Mondays are for Church History - 12/5/16
Gonzalez, Justo L. The Story of Christianity: The Reformation to the Present Day. Revised and Updated ed. Vol. 2. New York: HarperCollins, 2010b. Kindle Electronic Edition.
Chapter 16 “The Thirty Years’ War” Loc. 2748-2857.
The Peace of Augsburg, which allowed for some level of peace between Catholic and Lutheran territories, did not last for long. By 1608 there were moves to convert people by force (Gonzalez 2010b, Loc. 2769). Events between Bohemian Protestants and their Catholic king led to the Thirty Years’ War (Gonzalez 2010b, Loc. 2776). During this war, Gonzalez affirms, Bohemian population was reduced by about 80% (Gonzalez 2010b, Loc. 2784). There were numerous international interactions between the Catholic rulers and Protestants (Gonzalez 2010b, Loc. 2791). On both sides there was a desire for sovereign religious rule. Eventually the Protestant Swedish king Gustavus Adolphus made a move through much of the disputed area, requiring religious tolerance (Gonzalez 2010b, Loc. 2813).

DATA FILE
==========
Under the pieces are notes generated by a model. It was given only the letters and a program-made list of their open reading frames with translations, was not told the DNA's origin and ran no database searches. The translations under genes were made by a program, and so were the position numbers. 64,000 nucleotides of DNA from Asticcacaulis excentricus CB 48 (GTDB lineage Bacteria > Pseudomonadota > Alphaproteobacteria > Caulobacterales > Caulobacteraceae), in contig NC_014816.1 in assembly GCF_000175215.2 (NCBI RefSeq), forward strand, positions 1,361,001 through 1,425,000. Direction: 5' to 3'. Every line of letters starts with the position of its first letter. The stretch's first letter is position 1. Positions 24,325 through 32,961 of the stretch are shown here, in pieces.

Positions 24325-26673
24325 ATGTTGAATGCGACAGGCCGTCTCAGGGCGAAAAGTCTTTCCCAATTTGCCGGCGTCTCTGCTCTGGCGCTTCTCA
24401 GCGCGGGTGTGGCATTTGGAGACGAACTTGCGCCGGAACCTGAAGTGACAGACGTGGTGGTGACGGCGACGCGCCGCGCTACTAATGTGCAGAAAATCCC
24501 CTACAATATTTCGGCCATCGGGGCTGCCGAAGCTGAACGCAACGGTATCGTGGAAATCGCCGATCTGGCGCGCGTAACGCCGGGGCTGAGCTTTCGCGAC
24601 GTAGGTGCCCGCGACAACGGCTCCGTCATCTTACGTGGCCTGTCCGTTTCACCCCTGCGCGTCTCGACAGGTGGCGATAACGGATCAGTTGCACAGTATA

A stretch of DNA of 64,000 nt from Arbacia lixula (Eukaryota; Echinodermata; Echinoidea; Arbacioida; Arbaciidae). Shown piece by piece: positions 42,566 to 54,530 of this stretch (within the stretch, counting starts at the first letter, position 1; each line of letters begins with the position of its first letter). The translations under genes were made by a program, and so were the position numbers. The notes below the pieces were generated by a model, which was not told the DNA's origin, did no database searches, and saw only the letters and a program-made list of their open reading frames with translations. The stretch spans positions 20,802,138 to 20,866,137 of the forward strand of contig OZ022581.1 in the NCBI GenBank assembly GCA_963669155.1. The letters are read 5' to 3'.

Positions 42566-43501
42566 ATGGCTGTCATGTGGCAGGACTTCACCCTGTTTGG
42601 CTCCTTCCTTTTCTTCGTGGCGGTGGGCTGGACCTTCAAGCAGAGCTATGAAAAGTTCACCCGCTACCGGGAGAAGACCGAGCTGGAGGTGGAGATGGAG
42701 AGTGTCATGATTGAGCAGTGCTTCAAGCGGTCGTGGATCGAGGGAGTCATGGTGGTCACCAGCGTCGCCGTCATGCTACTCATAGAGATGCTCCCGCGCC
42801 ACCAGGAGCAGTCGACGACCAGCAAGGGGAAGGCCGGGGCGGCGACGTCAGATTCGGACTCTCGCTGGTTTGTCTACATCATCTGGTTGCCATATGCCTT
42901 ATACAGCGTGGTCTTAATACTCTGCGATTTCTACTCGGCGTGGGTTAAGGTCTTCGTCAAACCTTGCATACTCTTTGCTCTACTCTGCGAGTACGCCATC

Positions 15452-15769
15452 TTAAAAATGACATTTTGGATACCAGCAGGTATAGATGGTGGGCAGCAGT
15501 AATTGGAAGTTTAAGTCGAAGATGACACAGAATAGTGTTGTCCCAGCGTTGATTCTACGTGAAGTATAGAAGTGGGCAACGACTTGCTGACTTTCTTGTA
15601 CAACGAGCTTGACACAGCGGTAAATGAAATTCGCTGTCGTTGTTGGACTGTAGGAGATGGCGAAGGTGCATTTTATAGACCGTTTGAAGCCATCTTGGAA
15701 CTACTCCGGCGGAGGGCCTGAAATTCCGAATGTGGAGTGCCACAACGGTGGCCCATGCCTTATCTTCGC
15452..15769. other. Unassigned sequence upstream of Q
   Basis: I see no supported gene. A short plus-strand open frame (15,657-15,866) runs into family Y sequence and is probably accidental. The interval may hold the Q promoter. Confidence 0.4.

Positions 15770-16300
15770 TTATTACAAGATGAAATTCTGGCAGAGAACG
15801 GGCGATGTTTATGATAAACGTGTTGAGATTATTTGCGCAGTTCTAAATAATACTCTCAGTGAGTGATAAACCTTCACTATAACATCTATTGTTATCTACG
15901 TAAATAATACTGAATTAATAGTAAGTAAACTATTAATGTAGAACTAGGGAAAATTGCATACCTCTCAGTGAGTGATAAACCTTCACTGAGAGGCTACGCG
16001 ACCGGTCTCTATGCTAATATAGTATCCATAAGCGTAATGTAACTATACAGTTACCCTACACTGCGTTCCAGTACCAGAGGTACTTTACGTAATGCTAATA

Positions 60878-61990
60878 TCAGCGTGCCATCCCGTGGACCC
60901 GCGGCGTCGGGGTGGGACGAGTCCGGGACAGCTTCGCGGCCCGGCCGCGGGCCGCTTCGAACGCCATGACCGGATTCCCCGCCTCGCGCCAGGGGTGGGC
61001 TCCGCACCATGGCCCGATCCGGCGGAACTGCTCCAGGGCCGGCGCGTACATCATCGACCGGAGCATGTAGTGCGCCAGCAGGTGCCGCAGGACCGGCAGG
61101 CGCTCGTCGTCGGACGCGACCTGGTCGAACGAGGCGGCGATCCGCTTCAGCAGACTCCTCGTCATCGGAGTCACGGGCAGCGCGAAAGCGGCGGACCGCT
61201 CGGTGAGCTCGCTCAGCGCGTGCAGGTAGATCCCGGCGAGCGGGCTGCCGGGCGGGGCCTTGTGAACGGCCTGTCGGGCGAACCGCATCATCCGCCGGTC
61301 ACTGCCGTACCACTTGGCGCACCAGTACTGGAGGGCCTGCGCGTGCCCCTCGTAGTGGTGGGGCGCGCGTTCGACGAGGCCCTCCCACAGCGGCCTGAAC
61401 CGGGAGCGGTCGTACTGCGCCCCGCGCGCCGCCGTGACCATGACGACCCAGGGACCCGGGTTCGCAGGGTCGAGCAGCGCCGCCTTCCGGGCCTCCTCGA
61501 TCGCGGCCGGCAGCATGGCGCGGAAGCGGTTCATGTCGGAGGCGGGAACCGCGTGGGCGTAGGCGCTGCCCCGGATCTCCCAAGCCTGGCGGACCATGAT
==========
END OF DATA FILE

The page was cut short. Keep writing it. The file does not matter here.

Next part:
After many challenging negotiations the Peace of Westphalia was negotiated in 1648 (Gonzalez 2010b, Loc. 2834). Aside from determining borders, princes and subjects alike were allowed to be Catholic, Lutheran, or Reformed (Gonzalez 2010b, Loc. 2842). Gonzalez views this as an important decision, which led to the rise of a secular state and threw into doubt the concept of affirming correct doctrine (Gonzalez 2010b, Loc. 2848).
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